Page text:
Human Rights

LGBTI+ refugees trapped on the Greek Islands

Friday, August 4, 2017

The Greek Islands are destination for those refugees who try to reach Europe from Turkey, Middle East and North Africa. The Greek Islands- such as Kos, Lesvos and Chios- which are located between migratory routes had been passageway for hundreds of refugees even before The EU-Turkey Deal was signed. When more than 800.000 people arrived on Greek islands from Turkey and then reached Europe in the summer of 2015, The EU considered that as a major crisis instead of accepting refugees to the mainland and meeting their needs. Thus, they decided to make a deal with Turkey. However, it is crystal-clear that EU-Turkey Deal trapped people on the Greek Islands beside Greece’s weak migration system. Moreover, some of the refugees were sent back to Turkey which is unsafe country for them and more of them are facing to be sent back now.

This situation affects LGBTI+ refugees along with the other vulnerable groups such as women, children and elders. LGBTI+ refugees who trapped on the Greek islands are exposed to multiple discrimination by their own group and the local islanders. LGBTI+ refugees who are deprived of fundamental rights such as access to the labour market, right to health, accommodation and right to education, also have to deal with homophobia, transphobia and xenophobia and as a result of all these, LGBTI+ refugees are sentenced to the social isolation.

On the island, there are two main refugee camps: Karatepe and Moria Camp. Those are controlled by the Greek government and the UN. Conditions of these camps are far below any minimum standards. The needs of refugees such as clean water, healthy and proper meal, security and medical care are not being met. In those camps, there are some major problems such as risk for sexual assault, as well. Additionally, treatment of the police and the soldiers is inhumane. Unfortunately, each refugee arrives to the island has to apply for Moria Camp to apply asylum request.

Moria Camp, general view. ©Agencia EFE

Outside of the Moria Camp, ©Tuğkan Gündoğdu

On the island, there is also Pikpa Refugee Camp which is run by Lesvos Solidarity in which there are kind-hearted people. I found a chance to work in Pikpa for ten days. A group of nice people turned an old facility into a comfortable solidarity place for vulnerable groups such as women, children, disabled and LGBTI+ people. There are tents in which refugees can live, showers, toilets, a large kitchen providing meal three times a day, first-aid and the laundry room in Pikpa. Most important thing is that any kind of discrimination and violence is forbidden in there. This camp, in which people from around the world work voluntarily, solely depends on solidarity. Thus, Pikpa is always open to international solidarity and donations.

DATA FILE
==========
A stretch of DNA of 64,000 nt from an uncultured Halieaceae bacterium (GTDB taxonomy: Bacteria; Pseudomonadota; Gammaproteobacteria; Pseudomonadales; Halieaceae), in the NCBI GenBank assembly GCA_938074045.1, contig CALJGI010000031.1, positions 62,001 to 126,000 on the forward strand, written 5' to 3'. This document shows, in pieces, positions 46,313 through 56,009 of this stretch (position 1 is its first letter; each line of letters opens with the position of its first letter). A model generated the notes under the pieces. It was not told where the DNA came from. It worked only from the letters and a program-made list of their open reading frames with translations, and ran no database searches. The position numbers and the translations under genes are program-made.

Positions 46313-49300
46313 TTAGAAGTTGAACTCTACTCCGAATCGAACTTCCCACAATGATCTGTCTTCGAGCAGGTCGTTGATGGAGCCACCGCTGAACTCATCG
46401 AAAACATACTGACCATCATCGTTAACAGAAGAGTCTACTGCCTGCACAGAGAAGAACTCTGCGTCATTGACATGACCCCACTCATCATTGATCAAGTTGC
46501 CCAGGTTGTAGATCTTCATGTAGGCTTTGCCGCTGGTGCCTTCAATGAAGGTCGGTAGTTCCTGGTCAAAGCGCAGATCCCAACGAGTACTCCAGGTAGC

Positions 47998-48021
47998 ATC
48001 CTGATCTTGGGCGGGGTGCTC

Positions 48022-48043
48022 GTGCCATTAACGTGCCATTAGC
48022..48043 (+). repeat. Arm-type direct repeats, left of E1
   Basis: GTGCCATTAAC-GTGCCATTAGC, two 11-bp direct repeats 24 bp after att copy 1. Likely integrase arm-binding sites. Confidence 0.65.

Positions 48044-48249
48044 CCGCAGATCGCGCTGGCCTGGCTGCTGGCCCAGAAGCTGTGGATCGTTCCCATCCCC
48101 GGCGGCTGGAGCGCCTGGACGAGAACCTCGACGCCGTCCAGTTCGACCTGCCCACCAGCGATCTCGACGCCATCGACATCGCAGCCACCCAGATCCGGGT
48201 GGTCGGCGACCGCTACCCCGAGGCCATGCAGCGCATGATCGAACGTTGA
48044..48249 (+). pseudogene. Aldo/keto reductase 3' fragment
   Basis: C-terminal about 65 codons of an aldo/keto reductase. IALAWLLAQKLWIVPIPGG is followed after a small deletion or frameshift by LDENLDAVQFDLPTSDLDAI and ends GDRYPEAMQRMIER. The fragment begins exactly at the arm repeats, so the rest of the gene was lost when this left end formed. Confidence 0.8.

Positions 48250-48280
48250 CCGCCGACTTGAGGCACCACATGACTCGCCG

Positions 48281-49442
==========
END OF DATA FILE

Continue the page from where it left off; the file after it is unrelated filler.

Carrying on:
Between 12-24 July of this summer, I got the chance to get to know LGBTI+ refugees living in Pikpa, experienced Moria Camp before and activist in Lesvos and to see the conditions on the island. I participated in a session, in which LGBTI+ refugees made speech and I did an interview with Sooma- an Iraqi refugee- and Prospero- an activist of Lesvos LGBTI+ Refugee Solidarity- who worked for an international NGO previously. Prospero asked me to keep his name hidden because of the institution he had worked before and because of his security concerns. He was inspired by the character of Prospero in Shakespeare’s The Tempest and chose this name afterwards. Lesvos LGBTIQ+ Refugee Solidarity, which was founded by a group of activists in January 2017, provides basic information and psychological support to LGBTIQ+ refugees on the island for now. Additionally, this group being aware of lack of insti-tutions on the island, helps LGBTIQ+ refugees on asylum procedures and direct them to na-tional and international organizations working in this field. Lesvos LGBTIQ+ Refugee Solidari-ty stays organized on Facebook and by meeting two times a week. They are currently focus-ing on establishing an association.